PRIMARY OBJECTIVE: To investigate the clinical utility of the Canadian Occupational Performance Measure (COPM) for community-based individuals with acquired brain injury (ABI).
METHODS AND PROCEDURES: Thirty-four individuals with ABI (M = 5.32 years post-injury, SD = 3.92) were administered the COPM with self- and relative ratings of performance and satisfaction obtained. Relatives completed the Brain Injury Community Rehabilitation Outcome 39 (BICRO-39) scales. Measures of awareness of deficits, emotional status and cognitive function were obtained. A sub-group of participants was randomly allocated into a no-intervention group (n = 15) or an 8-week treatment group (n = 10). Initial assessments and 8-week follow-up assessments were conducted.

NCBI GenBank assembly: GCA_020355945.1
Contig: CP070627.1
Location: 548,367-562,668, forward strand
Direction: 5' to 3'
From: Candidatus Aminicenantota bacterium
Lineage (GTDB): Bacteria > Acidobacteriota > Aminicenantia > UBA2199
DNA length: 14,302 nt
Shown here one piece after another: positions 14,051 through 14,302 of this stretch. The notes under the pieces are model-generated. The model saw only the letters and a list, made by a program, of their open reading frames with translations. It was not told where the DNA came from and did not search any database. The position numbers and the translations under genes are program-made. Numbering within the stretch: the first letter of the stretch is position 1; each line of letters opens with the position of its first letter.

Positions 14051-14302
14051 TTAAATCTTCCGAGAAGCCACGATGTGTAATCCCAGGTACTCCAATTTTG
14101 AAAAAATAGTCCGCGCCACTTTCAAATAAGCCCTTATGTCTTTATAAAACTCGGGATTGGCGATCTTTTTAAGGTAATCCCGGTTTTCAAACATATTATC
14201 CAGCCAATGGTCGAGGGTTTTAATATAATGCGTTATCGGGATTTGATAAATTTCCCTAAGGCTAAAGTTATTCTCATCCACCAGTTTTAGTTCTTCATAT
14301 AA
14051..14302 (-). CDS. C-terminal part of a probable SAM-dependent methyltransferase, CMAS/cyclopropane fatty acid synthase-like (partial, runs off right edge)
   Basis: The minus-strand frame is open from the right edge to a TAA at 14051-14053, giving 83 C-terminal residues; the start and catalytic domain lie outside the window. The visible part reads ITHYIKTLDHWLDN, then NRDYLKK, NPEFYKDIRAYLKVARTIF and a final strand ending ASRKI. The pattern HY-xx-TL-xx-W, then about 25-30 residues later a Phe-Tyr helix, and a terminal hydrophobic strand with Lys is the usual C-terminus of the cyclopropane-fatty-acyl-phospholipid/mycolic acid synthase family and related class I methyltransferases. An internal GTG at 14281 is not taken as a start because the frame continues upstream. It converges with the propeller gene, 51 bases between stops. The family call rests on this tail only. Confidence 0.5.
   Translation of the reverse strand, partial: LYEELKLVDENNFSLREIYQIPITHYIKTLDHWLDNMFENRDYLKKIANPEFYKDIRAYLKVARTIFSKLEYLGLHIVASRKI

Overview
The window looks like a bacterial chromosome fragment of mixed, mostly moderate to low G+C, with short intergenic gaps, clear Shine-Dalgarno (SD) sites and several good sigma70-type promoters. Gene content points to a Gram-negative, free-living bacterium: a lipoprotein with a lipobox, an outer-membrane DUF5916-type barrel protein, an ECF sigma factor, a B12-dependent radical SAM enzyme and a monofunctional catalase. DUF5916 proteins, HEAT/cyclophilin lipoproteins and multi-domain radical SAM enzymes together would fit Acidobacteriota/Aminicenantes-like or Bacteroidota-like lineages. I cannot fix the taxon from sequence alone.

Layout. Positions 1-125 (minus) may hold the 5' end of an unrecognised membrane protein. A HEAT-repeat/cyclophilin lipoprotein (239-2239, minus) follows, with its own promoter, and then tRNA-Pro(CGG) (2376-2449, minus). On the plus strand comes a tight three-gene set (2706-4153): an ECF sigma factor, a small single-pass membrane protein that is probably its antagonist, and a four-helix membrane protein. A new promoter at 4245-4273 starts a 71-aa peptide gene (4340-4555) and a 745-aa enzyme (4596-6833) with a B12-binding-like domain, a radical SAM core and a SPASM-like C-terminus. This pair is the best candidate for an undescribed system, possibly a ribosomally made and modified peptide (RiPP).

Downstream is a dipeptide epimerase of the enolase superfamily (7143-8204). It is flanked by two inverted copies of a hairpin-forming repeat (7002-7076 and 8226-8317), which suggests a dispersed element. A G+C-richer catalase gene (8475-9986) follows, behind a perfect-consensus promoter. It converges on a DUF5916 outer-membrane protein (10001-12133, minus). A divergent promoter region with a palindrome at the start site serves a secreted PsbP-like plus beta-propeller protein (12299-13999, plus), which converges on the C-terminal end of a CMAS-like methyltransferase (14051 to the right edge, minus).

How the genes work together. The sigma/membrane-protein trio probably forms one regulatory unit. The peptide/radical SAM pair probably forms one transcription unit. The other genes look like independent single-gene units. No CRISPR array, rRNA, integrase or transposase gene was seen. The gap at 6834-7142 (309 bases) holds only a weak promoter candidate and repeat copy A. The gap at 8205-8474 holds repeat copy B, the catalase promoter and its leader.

MAIN OUTCOMES AND RESULTS: A pre- and post-assessment comparison for the treatment group identified a significant improvement on most COPM ratings (p < 0.05), but not the BICRO-39 (p > 0.05). However, self-ratings of satisfaction improved for the no-intervention group (p < 0.05). Self-ratings of satisfaction were significantly correlated with anxiety (r = -0.42, p < 0.05), although there were no other significant associations between COPM ratings and awareness, mood state and cognitive function.
CONCLUSIONS: The findings generally support the utility of the COPM in community-based rehabilitation; however, the need for self-ratings to be interpreted in the context of other outcome indicators is recommended.
|Number of pages||12|
|Publication status||Published - Nov 2007|
- Activities of Daily Living
- Brain Injuries
- Community Health Services
- Epidemiologic Methods
- Middle Aged
- Patient Satisfaction
- Journal Article
- Randomized Controlled Trial
- Research Support, Non-U.S. Gov't